You assume that people understand enough of what disability means that they would accommodate him "if they just knew." But this does not always occur, particularly so when the disability is something that is not really that well understood. Some people, for example, accuse autistic people of simply using their autism as an "excuse for being rude."

Just because someone has made a tactical decision that silence is wisest, at least for the time being in a certain context among certain people, does not necessarily mean that he feels any shame about disability. Gay people who are closeted at work (and trust me, many still are) don't stay hidden out of some sense of shame ... some might, but many simply fear for their jobs or the treatment they might receive. And yes, some might fear wrongly, but other DO have a more legitimate basis for their concerns than you seem to realize. Just because you may be supportive, welcoming, and accepting doesn't mean that others will respond the same. Unfortunately, not everyone thinks like you or like others among Dave's readers. It's the same with those of us who have disabilities that are maybe not immediately visible or "obvious" ... and who might choose, in certain contexts, not to reveal some of our disabilities to some of the people we interact with. Please don't project your assumptions onto us. Please just continue to be supportive of your co-worker--INCLUDING being supportive of his right to choose what feels right to HIM regarding whether it is safe or helpful to be open about who he is.

Tnoptimom said...

Thank you! This was beautifully written, and I am so glad that I decided to go surfing blogs tonight.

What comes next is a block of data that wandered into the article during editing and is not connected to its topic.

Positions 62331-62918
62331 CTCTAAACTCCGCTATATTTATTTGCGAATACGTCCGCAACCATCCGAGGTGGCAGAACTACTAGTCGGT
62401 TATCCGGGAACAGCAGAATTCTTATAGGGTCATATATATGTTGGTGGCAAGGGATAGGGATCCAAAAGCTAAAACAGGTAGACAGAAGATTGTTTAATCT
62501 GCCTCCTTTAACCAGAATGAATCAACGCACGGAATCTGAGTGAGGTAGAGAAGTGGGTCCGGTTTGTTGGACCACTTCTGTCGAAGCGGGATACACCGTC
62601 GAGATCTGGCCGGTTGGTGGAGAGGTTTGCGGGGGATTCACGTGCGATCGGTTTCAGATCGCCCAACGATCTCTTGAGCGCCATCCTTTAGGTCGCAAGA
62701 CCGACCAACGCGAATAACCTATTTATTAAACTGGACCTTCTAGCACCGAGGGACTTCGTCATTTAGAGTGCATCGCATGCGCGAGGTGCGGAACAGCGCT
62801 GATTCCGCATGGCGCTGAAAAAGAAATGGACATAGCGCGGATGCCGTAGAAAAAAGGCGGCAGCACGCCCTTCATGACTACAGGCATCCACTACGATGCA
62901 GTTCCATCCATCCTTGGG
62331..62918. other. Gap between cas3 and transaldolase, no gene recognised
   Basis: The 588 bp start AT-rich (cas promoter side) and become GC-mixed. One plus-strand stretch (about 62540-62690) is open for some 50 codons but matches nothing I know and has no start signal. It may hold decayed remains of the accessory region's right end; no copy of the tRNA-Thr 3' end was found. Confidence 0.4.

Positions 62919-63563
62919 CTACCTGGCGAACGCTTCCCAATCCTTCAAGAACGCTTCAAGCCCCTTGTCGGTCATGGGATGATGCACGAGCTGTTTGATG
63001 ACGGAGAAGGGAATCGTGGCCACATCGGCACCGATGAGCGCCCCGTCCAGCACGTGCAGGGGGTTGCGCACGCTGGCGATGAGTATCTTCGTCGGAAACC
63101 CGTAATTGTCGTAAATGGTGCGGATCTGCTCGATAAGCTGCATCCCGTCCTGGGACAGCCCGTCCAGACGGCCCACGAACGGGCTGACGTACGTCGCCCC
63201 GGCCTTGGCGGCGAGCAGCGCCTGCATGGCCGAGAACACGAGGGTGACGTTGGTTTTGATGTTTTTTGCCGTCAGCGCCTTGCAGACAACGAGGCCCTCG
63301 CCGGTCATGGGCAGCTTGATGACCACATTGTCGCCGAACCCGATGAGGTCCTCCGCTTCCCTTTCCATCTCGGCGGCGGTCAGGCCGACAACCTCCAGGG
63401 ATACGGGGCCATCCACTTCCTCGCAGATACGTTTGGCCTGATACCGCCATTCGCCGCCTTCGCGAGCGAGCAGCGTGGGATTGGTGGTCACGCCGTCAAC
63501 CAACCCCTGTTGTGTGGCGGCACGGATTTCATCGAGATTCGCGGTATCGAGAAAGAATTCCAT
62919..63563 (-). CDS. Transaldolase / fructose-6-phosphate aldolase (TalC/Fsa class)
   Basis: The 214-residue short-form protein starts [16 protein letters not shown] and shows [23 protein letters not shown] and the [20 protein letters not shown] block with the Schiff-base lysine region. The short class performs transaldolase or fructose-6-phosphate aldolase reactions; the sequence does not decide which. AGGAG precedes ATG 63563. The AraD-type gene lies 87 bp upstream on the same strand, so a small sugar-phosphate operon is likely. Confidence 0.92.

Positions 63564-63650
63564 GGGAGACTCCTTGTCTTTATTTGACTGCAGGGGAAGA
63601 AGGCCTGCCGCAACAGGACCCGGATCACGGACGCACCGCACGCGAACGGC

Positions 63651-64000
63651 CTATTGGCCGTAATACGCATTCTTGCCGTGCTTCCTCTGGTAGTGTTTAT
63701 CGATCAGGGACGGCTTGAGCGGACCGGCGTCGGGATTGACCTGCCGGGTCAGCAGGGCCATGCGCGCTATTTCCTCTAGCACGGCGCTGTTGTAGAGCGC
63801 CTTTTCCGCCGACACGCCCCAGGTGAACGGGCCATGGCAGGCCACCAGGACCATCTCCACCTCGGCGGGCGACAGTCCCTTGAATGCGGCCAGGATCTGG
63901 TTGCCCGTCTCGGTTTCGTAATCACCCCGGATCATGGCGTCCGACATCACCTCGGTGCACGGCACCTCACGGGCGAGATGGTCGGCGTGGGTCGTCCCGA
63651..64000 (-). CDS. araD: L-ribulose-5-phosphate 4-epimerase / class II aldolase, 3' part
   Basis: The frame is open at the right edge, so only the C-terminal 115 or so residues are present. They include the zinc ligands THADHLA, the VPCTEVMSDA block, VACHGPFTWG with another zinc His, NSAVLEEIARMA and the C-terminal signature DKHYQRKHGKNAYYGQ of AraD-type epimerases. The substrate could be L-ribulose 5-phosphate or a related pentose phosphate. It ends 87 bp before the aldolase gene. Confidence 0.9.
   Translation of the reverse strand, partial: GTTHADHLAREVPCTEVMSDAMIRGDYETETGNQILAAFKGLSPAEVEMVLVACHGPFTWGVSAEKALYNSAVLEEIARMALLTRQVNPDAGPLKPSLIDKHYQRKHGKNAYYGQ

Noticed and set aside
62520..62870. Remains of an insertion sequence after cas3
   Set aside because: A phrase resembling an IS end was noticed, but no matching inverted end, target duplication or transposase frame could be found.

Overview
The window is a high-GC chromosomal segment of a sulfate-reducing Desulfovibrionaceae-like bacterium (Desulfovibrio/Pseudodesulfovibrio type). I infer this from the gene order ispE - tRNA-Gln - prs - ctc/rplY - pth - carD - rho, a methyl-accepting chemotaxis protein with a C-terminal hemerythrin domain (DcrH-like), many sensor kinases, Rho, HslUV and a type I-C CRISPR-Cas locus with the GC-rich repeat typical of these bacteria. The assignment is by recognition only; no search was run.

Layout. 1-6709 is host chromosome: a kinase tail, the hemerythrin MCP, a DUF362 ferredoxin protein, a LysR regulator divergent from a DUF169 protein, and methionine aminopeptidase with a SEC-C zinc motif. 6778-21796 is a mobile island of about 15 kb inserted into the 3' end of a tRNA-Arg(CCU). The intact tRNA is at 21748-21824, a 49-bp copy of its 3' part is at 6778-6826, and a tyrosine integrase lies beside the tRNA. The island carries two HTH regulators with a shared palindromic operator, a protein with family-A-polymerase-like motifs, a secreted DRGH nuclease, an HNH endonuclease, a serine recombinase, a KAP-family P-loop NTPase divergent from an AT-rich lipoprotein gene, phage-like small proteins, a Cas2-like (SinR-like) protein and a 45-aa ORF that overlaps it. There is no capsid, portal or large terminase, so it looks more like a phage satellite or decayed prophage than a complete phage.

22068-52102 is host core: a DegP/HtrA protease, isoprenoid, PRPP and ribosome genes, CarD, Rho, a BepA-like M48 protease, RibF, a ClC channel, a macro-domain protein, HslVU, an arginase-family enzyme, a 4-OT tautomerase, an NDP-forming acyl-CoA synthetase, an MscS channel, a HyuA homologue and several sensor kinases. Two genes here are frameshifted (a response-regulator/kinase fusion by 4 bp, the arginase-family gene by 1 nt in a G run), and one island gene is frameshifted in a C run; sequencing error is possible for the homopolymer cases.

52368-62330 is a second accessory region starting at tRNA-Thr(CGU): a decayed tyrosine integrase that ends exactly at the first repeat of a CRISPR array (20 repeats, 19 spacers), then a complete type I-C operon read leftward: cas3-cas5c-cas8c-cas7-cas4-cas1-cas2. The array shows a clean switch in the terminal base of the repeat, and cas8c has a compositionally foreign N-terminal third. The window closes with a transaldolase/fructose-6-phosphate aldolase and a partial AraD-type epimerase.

Sandi said...

You get it. Thank you. You really get it.

I find myself coming back here to read your insights almost daily. I first read here many years ago.

Again, thank you.

Beth said...

And here I am, nearly crying. I guess you could say I have an intellectual disability. No one has, I suppose because the definition for that here is based on IQ and I can do the tests well enough, largely because tests give you instructions. I don't think I'd get stuck with a change in an elevator like that, but I'm pretty sure it would drive anxiety up. My problems are because of (progressive) brain damage. (It's left me physically disabled, too.) I used to be going to school for an engineering degree and now I occasionally have trouble working the microwave. It's been a really hard change, not least because I lack the capacity for understanding the changes my abilities in a timely way. For example, it took nearly 6 months of having trouble handling mail before I realized this was a problem.

Some cognitive problems can be hard because the problems themselves make it difficult to understand and/or explain the problems themselves. I can understand that other people can't imagine themselves in a position like mine. I couldn't have imagined this, either (and now I can't imagine before). I figure that makes empathy and understanding or even just patience hard. I guess the whole "invisible disability" thing doesn't help, either. I mean, if I look "normal", I should be able to think normally, right? Sigh. And then the very trouble itself prevented me from being able to talk about problems for a long time and, yes, even now can make it very hard to say what I need at the time.